Ohio State acting head coach Ryan Day knows he has an abundance of talent in the running back room.
When asked in Tuesday’s Big Ten coaches teleconference whether Ohio State would have two-1,000-yard running backs in sophomore J.K. Dobbins and redshirt junior Mike Weber, Day said he was only worried about the game in front of him.
“Who knows?” Day said. “You don’t know how the season is going to play out.”
With a pro-style quarterback — redshirt sophomore Dwayne Haskins — at the helm, Ohio State is likely to rely more on the running backs for rushing yards than the typical dual-threat option former quarterback J.T. Barrett provided one season ago.
But Day said Haskins will tuck and run if necessary.
“Dwayne can run, but there is sometimes where whatever the defense is presenting, you know there is times where the decision is to hand the ball off,” Day said. “You didn’t see any designed quarterback runs on Saturday, but there are times where he can read somebody and pull it if that’s the situation.”
Day also mentioned the Ohio State running game has a lot of help from the guys blocking in front. The acting head coach said the offensive line play on Saturday was “solid,” noting it was a good start for the unit.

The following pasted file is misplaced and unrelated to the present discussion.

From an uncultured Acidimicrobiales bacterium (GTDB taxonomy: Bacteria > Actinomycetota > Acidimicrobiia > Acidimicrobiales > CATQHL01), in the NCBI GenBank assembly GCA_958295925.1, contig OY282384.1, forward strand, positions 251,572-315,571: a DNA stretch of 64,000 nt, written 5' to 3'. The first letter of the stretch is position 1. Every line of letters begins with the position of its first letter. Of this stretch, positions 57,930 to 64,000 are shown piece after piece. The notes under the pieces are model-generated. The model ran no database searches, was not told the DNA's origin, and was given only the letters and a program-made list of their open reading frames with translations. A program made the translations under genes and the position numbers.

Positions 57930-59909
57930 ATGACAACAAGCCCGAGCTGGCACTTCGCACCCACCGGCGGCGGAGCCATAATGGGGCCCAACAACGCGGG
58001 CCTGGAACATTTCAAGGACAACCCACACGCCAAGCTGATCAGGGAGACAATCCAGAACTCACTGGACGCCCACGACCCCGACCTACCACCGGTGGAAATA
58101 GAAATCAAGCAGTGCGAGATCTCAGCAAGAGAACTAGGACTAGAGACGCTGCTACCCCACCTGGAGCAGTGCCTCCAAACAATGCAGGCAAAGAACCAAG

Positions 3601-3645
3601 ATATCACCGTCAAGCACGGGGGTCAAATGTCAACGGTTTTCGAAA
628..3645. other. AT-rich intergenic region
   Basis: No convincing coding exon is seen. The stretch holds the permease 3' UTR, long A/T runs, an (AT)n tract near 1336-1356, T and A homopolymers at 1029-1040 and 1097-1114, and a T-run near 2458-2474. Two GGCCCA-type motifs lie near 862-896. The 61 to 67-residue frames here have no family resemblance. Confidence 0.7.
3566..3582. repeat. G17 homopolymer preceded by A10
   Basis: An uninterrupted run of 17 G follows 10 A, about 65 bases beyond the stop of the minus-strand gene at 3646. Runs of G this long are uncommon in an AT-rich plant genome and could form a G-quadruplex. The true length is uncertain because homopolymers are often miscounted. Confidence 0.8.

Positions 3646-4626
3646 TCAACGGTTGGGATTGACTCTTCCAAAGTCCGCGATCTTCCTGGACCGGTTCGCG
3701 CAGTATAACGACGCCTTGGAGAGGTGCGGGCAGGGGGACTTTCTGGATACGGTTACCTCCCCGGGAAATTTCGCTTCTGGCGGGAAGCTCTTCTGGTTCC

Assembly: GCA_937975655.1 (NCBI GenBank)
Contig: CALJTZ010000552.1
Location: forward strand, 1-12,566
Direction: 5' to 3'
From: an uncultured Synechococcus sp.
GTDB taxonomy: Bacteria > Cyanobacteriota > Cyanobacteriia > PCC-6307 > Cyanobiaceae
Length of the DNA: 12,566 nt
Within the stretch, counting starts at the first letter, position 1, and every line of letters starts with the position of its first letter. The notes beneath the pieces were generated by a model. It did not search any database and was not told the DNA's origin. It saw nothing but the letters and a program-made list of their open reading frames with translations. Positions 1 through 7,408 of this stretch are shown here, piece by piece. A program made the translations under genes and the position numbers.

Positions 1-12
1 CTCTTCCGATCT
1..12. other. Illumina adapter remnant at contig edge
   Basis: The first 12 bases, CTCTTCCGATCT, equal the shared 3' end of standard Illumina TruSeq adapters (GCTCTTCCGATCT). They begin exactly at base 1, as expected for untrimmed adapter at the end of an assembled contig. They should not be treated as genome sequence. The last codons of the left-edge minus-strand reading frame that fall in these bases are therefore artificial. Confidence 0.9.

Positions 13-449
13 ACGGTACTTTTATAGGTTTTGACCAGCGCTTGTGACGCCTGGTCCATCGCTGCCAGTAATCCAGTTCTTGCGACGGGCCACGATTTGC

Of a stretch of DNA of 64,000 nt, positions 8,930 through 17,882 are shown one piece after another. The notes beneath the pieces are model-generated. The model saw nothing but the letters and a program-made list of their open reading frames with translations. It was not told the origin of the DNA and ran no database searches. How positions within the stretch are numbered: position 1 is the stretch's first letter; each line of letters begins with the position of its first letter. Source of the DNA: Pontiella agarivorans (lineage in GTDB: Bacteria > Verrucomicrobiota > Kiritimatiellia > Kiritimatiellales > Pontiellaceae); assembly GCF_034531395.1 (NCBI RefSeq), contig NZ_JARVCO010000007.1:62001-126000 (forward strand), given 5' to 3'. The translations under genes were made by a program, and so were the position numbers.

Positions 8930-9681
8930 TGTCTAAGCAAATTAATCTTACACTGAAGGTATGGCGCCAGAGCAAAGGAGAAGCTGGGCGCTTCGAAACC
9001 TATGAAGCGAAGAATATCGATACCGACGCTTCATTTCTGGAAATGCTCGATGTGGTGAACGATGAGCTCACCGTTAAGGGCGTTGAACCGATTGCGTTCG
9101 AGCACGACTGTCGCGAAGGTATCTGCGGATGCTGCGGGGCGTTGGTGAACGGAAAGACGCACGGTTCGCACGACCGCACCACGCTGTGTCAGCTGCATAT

Day might not know how the season will play out. However, he knows the ceiling for each of his two running backs.
“Both those guys have the capability to be over 1,000-yard rushers for sure,” Day said.
A “unique” wide receiver room
After helping Haskins throw for more than 300 yards against Oregon State, Day complimented the depth Ohio State has to use at the wide receiver position.
“It’s a unique situation because we have so many guys there,” Day said. “You are talking about eight-to-10 guys in there that you feel really good about putting in the game. I think they rely on each other because of the depth.”
Though the Buckeyes have a handful of options from their wide receivers, Day also said the team is looking into presets involving two running backs or two tight ends.
“We have a little bit more depth this year at tight end,which gives us a few more options,” Day said. “Anytime you present new personnel groupings, it’s one more thing for the defense to work on. It presents a different way to attack them.”
Don’t allow the opponents to dictate fair catches on kickoffs
With the new NCAA rule allowing for fair catches anywhere inside the 25-yard-line to put the ball at the 25, Day said it is important that Ohio State is the one deciding when fair catches should be made.
Day also complimented the play of sophomore kicker Blake Haubeil in the process.
“We have the way that we do it and I thought Blake did a nice job kicking the ball,” Day said. “Got a few into the end zone, they decided to fair catch a few, but we have to be ready for those kind of returns on those. We don’t dictate when they fair catch and when they don’t.”